My heel hurts …. Q: I had severe pain in my left heel. A doctor administered an injection to the heel. I felt better for about six months but now the pain has returned. Is there a permanent cure?
A: This pain occurs when there is constant friction and irritation to the area where the thick plantar fascia (bottom of the foot) joins the heel bone or calcaneum. After some time the irritation may be sufficient to cause extra bone formation called a calcaneal spur. The pain subsides after an injection of a long-acting steroid into that point, but will recur, necessitating a second or even third injection. To prevent a recurrence:
Cut lip :- Q: My grandson falls down frequently and cuts his lips. Please advise.
A: Cuts on the lip and tongue can bleed profusely. First, you need to apply an ice cube wrapped in a plastic bag to the area. This will stop the blood flow and help you see the wound clearly. If it is a shallow cut with no food or tooth chip inside, just give the child a little sugar to suck. Saliva contains natural antibodies and the wound will heal by itself in four or five days.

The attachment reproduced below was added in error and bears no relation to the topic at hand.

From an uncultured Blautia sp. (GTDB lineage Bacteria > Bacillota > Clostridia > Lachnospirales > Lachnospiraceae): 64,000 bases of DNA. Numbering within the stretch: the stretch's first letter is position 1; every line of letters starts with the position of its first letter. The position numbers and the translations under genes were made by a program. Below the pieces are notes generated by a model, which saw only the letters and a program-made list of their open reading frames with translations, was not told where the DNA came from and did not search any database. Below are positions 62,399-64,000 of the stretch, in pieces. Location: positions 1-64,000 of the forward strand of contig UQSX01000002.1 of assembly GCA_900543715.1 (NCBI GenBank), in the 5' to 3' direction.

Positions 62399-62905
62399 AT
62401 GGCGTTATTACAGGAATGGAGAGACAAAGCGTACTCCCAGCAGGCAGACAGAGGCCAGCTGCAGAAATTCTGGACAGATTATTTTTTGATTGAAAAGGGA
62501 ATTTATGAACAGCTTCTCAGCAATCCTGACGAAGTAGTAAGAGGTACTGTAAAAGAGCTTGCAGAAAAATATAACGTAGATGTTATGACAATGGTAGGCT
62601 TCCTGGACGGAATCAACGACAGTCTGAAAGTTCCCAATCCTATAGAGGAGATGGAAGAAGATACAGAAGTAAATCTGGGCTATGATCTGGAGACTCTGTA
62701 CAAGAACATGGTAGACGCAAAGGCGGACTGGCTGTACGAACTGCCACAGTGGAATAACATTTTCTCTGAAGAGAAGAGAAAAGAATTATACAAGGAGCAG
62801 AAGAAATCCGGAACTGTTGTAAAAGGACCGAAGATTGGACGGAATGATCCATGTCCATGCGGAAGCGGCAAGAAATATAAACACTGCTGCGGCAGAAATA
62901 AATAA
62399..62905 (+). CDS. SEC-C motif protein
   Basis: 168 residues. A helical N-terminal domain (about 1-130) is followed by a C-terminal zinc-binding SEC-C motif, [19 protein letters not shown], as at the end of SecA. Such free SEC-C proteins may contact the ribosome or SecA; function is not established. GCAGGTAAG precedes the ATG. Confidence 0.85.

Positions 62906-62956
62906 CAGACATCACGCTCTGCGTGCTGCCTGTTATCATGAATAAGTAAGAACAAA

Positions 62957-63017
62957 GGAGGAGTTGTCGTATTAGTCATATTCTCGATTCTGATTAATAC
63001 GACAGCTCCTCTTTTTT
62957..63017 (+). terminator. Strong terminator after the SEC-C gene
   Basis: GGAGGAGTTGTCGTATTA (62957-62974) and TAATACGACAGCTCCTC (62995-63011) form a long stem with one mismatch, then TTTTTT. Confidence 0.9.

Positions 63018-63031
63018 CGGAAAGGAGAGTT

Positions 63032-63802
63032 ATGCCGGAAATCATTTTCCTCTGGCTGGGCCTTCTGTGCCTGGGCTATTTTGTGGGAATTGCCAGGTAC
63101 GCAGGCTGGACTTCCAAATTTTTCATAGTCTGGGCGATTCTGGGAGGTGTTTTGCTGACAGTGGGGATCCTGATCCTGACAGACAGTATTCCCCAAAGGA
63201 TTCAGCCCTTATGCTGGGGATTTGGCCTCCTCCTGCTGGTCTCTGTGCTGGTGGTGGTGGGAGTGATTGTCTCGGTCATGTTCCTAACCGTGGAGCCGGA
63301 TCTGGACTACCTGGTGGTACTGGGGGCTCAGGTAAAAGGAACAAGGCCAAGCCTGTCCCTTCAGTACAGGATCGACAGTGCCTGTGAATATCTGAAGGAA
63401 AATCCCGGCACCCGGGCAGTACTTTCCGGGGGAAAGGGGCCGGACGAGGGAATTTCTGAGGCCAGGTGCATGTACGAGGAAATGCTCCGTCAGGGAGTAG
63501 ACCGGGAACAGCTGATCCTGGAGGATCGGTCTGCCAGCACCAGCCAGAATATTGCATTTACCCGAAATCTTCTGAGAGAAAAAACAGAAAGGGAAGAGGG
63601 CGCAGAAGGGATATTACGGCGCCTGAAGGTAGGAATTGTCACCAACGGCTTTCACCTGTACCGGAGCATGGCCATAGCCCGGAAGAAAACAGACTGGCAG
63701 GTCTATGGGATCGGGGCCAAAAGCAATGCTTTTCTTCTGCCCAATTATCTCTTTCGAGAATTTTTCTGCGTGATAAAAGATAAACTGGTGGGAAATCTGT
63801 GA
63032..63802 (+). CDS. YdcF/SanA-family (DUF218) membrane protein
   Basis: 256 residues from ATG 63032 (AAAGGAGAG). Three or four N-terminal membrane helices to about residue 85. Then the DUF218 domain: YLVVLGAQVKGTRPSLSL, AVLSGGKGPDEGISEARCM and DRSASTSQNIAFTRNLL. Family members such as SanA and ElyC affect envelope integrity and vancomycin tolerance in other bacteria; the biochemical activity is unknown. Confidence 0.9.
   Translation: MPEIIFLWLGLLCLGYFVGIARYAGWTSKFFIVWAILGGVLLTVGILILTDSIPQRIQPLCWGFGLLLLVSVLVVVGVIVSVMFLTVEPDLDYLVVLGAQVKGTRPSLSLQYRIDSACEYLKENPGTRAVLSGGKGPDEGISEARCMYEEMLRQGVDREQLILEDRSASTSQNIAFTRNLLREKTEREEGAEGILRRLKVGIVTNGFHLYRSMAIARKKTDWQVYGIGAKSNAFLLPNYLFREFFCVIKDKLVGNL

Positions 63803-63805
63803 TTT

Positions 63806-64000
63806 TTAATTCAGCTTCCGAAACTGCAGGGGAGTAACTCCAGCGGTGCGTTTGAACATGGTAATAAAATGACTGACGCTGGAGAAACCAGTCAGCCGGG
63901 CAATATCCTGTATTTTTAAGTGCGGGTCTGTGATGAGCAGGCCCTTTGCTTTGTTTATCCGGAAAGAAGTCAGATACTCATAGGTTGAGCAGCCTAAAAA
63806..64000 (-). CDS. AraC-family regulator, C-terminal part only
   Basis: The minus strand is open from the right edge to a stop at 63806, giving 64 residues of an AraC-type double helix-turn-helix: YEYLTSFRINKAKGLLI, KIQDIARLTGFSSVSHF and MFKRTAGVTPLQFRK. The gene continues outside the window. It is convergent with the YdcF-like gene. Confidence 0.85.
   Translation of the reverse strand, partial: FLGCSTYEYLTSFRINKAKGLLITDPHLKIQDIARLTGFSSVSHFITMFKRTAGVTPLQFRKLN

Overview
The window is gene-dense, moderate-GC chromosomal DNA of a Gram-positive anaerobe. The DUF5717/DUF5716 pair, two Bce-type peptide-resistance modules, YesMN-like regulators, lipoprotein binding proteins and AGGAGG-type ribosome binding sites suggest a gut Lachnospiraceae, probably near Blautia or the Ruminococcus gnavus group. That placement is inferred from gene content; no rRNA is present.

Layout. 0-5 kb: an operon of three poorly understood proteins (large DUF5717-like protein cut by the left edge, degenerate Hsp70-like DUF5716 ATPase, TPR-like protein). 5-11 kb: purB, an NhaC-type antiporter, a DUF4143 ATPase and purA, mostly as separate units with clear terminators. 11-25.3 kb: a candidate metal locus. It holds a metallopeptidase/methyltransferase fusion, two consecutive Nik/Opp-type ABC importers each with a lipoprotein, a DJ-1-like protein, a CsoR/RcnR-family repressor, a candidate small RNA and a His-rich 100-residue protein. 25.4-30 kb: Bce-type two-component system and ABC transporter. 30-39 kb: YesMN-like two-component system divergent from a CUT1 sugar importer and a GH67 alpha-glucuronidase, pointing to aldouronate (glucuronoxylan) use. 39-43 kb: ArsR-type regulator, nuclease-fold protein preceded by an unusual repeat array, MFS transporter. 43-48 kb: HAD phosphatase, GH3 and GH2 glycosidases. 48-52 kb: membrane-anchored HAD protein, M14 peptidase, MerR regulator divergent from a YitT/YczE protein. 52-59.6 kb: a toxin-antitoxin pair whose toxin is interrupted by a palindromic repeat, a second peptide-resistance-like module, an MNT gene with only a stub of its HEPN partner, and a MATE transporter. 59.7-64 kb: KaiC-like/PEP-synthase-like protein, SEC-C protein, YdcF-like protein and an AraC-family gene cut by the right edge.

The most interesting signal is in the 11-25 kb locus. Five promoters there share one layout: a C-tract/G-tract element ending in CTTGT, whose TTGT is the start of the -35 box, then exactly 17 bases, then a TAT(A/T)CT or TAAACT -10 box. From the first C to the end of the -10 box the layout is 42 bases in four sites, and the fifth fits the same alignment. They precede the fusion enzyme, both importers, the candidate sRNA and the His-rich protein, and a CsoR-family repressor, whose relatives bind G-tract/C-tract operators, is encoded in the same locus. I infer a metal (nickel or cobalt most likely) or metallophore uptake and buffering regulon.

If the wound is deep, lacerated and contains mud, food or a chipped tooth, you need to see a doctor as soon as possible.
To clean these deeper wounds at home use eye drops, not antiseptic solutions. The latter can irritate the wound. Also, they may contain substances that should not be swallowed.
If bad breath develops, it means an infection has set in. Consult a doctor immediately.
Teething problem :- Q: When do I start brushing my child’s teeth and what should I use?
A: A child’s teeth should be brushed daily morning and evening soon after they appear. A soft toothbrush and toothpaste containing 1,000 parts per million of fluoride should be used. Brushing needs to be supervised till they are seven or eight years old.
Life after surgery Q: I had hernia surgery about two weeks ago. When can I lead a normal life? More important, when can I have sex?
A: Many patients want to know this but hesitate to ask the doctor because they are embarrassed. They then consult friends who have had the surgery and therefore double as experts.